How Ancient Rome Fried Chicken Before Anyone Else

The ancient Roman Empire, which ruled from 27 B.C. to A.D. 476 (per Britannica), was responsible for many firsts. It created the best roads the world had seen at the time, and it perfected aqueducts, sewage systems, and architecture. The Empire also had a solid grasp on food. According to English Heritage, the Romans introduced many foods upon their arrival to Britain. They brought more than 50 types of plants including plum, cherry, olive, and apples as well as nuts and seeds such as walnut and sesame. They also integrated spices such as coriander and dill into British culture, which the Britons then started growing on their own.

Per World History Encyclopedia, anĀ ancient Roman diet consisted of cereal, wine, olive oil, and vegetables as well as meat, cheese, eggs, and fruit, though they were a bit more expensive. Much of their protein was made up of rabbit, deer, geese, ducks, and other animals that were widely accessible. Along with changes in food consumption, Romans also discovered new ways to preserve and cook. For example, they learned how to store ingredients in honey for longevity, and they weren't so shabby at frying chicken.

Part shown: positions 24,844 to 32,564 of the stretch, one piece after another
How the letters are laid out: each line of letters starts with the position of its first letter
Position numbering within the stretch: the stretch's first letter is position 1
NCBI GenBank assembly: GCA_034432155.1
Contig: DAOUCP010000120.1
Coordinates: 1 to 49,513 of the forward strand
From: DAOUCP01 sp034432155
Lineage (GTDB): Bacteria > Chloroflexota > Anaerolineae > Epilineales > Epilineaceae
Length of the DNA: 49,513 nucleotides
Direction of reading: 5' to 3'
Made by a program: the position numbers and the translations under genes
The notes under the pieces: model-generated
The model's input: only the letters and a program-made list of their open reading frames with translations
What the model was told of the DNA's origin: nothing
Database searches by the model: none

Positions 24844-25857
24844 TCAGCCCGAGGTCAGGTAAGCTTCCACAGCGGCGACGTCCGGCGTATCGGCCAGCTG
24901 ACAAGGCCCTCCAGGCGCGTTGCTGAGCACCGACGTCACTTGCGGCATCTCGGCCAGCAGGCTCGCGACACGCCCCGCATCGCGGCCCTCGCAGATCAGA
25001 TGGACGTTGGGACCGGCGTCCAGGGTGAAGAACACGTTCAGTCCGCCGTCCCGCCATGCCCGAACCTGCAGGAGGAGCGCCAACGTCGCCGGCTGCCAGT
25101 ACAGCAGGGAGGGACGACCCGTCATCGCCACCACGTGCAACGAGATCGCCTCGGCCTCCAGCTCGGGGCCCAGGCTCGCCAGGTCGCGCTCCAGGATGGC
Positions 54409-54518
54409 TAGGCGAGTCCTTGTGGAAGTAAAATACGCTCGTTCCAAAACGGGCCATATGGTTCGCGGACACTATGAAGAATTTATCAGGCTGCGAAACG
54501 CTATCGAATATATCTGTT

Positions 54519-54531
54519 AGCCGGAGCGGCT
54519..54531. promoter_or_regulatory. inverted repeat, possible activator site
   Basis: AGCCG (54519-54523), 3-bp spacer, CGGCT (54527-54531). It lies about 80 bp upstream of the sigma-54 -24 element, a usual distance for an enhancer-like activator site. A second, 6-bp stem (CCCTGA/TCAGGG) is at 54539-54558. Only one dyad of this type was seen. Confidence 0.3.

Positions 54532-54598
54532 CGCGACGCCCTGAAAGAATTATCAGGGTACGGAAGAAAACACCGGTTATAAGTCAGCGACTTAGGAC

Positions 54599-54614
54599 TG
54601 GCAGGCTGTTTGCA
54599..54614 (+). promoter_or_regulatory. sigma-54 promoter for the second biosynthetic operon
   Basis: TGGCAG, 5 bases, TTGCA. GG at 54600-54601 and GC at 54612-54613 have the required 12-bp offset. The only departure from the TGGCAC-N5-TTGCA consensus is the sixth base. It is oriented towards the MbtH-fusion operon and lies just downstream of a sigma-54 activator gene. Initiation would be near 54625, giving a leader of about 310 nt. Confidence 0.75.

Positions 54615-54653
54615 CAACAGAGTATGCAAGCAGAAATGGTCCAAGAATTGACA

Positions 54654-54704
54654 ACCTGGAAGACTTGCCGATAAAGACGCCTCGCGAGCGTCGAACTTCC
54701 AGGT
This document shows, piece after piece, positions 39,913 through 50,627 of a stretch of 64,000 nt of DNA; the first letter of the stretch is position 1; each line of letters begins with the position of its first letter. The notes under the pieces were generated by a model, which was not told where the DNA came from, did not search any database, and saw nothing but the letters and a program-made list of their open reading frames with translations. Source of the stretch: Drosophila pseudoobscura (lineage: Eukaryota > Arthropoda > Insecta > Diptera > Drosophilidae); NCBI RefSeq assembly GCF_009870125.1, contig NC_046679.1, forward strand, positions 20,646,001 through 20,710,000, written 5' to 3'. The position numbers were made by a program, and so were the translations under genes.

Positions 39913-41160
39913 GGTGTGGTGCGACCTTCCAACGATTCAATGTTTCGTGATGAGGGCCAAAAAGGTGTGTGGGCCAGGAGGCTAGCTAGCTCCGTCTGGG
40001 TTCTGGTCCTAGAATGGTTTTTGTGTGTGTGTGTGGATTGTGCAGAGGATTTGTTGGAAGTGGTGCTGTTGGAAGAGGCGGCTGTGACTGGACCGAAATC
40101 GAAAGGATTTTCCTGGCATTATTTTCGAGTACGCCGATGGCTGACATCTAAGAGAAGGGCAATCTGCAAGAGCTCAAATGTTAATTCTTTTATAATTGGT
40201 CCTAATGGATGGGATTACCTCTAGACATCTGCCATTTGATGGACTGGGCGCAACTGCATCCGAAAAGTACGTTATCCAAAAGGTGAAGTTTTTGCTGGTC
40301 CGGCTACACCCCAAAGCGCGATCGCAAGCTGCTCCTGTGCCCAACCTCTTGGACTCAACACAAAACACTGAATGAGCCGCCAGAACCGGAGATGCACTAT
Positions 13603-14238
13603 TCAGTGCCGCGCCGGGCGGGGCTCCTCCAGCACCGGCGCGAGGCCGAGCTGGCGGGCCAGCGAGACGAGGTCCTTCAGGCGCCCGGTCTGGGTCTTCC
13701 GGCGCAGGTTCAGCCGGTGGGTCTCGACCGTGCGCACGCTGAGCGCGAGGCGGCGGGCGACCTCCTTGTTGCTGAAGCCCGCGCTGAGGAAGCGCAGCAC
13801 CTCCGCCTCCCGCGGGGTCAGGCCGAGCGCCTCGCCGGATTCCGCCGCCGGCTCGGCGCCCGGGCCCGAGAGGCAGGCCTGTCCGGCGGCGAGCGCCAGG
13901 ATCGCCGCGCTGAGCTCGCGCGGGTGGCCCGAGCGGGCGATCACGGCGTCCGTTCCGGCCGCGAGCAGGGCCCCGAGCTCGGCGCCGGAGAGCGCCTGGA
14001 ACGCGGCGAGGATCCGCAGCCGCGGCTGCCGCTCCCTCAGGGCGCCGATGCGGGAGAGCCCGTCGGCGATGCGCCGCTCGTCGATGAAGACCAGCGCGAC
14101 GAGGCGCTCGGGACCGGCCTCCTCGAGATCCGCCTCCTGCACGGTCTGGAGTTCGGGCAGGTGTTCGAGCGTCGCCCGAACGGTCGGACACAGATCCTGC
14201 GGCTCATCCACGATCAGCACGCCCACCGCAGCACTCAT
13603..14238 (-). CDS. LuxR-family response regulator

Historians learned about the chicken from ancient texts

Ancient Roman Chef Marcus Gavius Apicius hosted frequent dinner parties between AD 14 and 37, per World History. His ancient Roman cookbook "De Re Coquinaria," translated to "Art of Cooking," provided historians with key information regarding cooking in the ancient Roman era. According to Food Timeline, in his texts, a recipe was discovered for Pullum Frontonianum (Chicken a la Fronto) that detailed the methods for frying chicken. The ingredients included one fresh chicken, 100ml of oil, 200ml of liquamen (fish sauce), one branch of leek, fresh dill, coriander, pepper, and saturei (a savory herb), and a sprinkle of Defritum (a fruity syrup).

Once the ingredients were collected, Romans would begin frying the chicken while seasoning it with liquamen and oil, then add saturei, coriander, dill, and leek. Then, the dish would cook in the oven for an hour. Before plating the chicken, the dish should be "moistened with defritum," and the chicken should be topped with sprinkles of pepper. The result? A blogger on Yumblog described it as "delicious, moist, lightly herby and full of flavor."